To raise the tube and open the door, the solenoid 444 is operated which extends a fluid circuit to the motor 60 over the path including the conduit 528, the directional control valve 522, the conduit 530, the motor 60, the conduit 532, back to the directional valve 522 and back to the pump 516 by way of the conduit 534. To operate the tube in the down direction, the solenoid 466 is energized to reverse the aforementioned fluid path through the motor by creating a connection between the conduits 528 and 532 and between the conduits 530 and 534.
It should be noted that a cross over relief valve 536 is connected in shunt with the motor 60 and with the directional control valve 522 to relieve excessive pressures in either direction.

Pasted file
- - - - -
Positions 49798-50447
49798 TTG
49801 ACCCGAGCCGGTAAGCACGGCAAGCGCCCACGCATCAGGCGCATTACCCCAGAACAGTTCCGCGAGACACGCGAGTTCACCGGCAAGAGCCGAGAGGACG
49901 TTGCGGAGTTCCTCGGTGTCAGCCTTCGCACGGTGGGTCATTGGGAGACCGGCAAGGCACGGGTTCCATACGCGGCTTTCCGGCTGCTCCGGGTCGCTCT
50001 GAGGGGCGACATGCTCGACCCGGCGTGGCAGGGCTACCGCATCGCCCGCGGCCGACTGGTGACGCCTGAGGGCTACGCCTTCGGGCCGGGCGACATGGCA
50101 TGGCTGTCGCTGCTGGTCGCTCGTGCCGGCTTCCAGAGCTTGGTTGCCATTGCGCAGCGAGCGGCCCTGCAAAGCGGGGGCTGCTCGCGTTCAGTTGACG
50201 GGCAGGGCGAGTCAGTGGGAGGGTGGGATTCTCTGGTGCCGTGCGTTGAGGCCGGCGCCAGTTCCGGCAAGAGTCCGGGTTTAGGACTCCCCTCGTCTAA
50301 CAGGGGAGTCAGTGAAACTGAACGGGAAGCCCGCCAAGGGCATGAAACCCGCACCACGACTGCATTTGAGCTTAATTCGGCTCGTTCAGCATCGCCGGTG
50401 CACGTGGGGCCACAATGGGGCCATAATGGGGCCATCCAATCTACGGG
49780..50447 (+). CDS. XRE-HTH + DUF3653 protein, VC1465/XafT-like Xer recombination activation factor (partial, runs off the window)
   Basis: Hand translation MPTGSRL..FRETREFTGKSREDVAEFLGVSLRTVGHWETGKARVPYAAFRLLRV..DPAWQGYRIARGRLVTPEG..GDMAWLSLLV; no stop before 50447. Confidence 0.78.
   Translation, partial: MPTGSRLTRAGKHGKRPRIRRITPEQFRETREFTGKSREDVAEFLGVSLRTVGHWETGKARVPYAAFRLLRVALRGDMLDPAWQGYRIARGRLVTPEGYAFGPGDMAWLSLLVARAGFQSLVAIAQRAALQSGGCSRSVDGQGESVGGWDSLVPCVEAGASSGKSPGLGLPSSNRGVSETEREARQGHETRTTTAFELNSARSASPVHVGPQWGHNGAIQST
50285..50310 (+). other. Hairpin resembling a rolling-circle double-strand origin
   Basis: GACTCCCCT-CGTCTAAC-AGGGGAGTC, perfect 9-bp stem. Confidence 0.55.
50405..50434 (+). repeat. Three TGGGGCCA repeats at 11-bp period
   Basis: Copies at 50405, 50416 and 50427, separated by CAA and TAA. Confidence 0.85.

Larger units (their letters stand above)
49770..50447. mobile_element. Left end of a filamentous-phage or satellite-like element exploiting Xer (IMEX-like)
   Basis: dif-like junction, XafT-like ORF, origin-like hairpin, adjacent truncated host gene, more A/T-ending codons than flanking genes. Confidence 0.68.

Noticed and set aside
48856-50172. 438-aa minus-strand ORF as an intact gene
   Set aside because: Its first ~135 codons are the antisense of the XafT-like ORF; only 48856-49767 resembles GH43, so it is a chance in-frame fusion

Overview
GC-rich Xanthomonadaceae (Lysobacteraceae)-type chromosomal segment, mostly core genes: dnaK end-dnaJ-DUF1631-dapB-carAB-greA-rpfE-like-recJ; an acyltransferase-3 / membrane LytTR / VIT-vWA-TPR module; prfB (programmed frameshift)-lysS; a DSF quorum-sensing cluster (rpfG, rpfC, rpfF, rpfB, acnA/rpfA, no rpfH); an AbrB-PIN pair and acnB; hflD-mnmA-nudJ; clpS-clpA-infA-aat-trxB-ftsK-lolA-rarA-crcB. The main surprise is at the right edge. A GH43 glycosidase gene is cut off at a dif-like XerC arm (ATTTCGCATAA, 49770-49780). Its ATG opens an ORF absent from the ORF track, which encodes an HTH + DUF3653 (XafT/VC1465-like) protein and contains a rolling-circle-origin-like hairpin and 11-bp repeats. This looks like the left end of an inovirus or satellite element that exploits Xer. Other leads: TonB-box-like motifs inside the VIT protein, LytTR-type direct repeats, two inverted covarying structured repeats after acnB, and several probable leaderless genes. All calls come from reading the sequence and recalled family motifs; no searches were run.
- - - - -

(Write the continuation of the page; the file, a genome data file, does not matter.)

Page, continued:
In either the up direction or the down direction, the brake solenoid 446 is operated to release the brake 462. Normally the brake 462 is connected through the brake valve 538 to the reservoir 506. Operation of the solenoid 446, however, connects the reservoir line 514 to the brake 62 to release the brake.